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How much of my company should I give up to new "co-founders"?
15 points by echo77 on Sept 13, 2008 | hide | past | web | favorite | 20 comments
I have a web site that I created by myself about two years ago and it has been floundering. I met a couple of people who have a similar vision. They have some good contacts and would be picking up the marketing/product side of the business while I continue to concentrate on the technical side of things. We are in discussions to partner up but I am wondering how much of the ownership of my company I should give up to them for their involvement in the company. Right now, revenues are zero so it would almost be like they were co-founders, but I have put a lot of effort and a little bit of money into the company over the years.

Do forget about the effort I have already put in and treat them as co-founders and evenly divide up the company? I know its hard to comment without the details, but any advice would be appreciated.




Use this framework to split the equity pie. http://www.andrew.cmu.edu/user/fd0n/35%20Founders%27%20Pie%2...

Obviously, your initial code base has some value to it. The above framework nicely value the past/future contribution of each party to remove much ambiguity.


The best part of that document is the line "the founders who join the company full time and are committed to making it a success are much more valuable than founders who are going to sit on the sideline and be cheerleaders."

That said, if the three of you are equally committed, you should probably be equal owners, based on the information you've shared.

If I was the guy turning your idea into gold and you held significantly more equity than me just because you built a prototype, that fact would bubble up and bother me exactly when you don't want it to - when things get tough.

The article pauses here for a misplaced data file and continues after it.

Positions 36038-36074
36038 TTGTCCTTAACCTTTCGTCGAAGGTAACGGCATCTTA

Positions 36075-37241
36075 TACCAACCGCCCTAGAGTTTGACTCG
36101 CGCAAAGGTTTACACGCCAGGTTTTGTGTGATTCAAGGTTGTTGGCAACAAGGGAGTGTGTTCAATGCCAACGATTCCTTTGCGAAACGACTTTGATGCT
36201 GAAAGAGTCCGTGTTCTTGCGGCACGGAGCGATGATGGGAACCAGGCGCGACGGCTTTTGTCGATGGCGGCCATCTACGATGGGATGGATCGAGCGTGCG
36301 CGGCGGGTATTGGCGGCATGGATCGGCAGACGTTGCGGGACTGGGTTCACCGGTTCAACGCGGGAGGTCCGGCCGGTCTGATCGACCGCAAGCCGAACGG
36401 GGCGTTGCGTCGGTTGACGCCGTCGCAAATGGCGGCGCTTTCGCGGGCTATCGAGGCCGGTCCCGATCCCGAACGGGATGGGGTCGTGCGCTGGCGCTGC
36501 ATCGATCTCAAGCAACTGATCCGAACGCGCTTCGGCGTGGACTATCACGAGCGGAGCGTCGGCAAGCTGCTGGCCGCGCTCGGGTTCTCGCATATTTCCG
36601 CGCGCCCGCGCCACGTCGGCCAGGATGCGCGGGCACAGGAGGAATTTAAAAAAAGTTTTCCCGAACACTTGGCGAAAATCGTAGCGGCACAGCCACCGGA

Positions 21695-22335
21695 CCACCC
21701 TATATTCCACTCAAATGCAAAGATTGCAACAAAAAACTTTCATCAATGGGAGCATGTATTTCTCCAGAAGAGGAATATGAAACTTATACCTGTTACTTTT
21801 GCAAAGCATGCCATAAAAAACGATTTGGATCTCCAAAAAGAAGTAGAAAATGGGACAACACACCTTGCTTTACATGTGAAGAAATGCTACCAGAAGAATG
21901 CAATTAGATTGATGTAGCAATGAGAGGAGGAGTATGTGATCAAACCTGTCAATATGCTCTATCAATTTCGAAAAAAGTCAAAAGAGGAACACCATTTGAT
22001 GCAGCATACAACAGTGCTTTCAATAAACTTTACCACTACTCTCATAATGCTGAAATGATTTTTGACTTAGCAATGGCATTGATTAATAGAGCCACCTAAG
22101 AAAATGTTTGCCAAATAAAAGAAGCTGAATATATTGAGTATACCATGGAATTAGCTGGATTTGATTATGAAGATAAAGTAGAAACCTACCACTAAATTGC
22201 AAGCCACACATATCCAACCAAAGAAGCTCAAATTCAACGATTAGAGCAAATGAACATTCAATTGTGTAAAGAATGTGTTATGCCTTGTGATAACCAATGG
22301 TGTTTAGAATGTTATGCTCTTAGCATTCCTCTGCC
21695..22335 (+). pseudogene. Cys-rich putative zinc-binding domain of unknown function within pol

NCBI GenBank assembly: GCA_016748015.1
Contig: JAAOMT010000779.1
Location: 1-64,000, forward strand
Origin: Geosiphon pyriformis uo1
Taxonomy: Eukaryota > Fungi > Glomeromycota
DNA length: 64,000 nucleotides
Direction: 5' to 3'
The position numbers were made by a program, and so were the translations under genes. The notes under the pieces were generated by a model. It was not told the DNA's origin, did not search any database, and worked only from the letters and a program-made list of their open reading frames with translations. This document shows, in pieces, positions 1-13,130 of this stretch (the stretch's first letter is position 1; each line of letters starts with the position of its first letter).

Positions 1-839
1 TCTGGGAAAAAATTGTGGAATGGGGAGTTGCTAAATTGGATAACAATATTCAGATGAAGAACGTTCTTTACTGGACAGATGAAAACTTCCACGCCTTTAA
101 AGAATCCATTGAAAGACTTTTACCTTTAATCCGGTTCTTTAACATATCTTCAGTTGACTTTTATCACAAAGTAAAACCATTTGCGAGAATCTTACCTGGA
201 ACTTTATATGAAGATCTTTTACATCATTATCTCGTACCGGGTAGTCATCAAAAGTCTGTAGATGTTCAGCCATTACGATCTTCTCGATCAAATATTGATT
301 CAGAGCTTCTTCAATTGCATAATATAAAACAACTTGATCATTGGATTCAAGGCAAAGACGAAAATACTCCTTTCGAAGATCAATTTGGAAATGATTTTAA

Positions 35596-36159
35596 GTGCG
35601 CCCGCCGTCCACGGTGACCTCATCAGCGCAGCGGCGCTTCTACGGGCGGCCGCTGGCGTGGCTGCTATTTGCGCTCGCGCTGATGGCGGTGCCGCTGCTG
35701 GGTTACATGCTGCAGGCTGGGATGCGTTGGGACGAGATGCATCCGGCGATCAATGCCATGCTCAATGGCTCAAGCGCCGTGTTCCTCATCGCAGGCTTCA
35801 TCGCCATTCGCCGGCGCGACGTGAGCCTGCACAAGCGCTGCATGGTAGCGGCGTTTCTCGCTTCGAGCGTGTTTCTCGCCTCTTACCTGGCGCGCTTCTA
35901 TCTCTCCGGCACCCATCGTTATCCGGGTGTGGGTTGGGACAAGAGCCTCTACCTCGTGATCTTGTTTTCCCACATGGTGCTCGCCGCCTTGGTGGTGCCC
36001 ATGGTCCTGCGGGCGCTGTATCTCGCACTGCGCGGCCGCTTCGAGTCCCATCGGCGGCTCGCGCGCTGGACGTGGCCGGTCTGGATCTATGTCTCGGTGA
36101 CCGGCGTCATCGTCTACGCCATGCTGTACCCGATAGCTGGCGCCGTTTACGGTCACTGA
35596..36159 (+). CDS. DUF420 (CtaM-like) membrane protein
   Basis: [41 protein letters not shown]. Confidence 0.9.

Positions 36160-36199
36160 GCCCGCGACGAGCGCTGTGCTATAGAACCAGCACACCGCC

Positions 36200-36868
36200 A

That's actually a pretty cool document... Thanks for sharing.


Why give up equity?

Will these people be offering genuine marketing (tailoring and designing your product to address specifically identified markets) or will they just be 'sales guys'?

If these folks will just be bringing in contacts and shilling the work you create, I'd recommend offering them a very lucrative commission on sales instead. Say, a ridiculously high percentage for the first n-years, with that amount declining over time to a regular commission as scale and sales revenue increases. Then, these people will only be rewarded (and rewarded handsomely) if they deliver on what they say they can produce while you retain full ownership of the intellectual property you will have 100% role and responsibility in creating.


it sort of reminds me of that post a few months back, where the guy's business was going very slow so he got some VP from a sector leader and 3 months later he had to fire him because the guy was just doing such a horrible job.

Granted in that story I believe the guy was getting paid..but here its even worse, since you'll give up a chunk of your company and there is zero guarantee that the guy will live up to his resume.


Okay - this is tough to do in person but even more difficult to do from just a few sentences on the web. I've just gone through this actually (well, technically still going through it as papers aren't signed [being reviewed]). It took us nearly ten weeks of back and forth but I had revenues and sizeable growth.

Let's call your potential partners "Dave" and "Joe"

Question #1: How much would you sell the company - lock, stock, and barrel - for right now?

Question #2: What do you think the valuation of the company is if you were to raise money?

Question #3: What will the company be worth in each of the following situations: -- If Dave joins but Joe doesn't -- If Joe joins but Dave doesn't -- The assumption is that, if both join, the valuation bump will be equal to the two above

=================

#2 is likely different from #1 by a wide margin but not necessarily.

Let's say that you felt that #1 was $250,000 yet your potential partners felt it was $100,000. You agree to compromise at $175,000.

I would explain these to the potential partners in terms of, "I'm bringing $175,000 to the table. Dave - we agreed that the company would be worth $225,000 if you joined. Joe, we agreed that, without Dave, the company would also be worth $225,000 if you joined."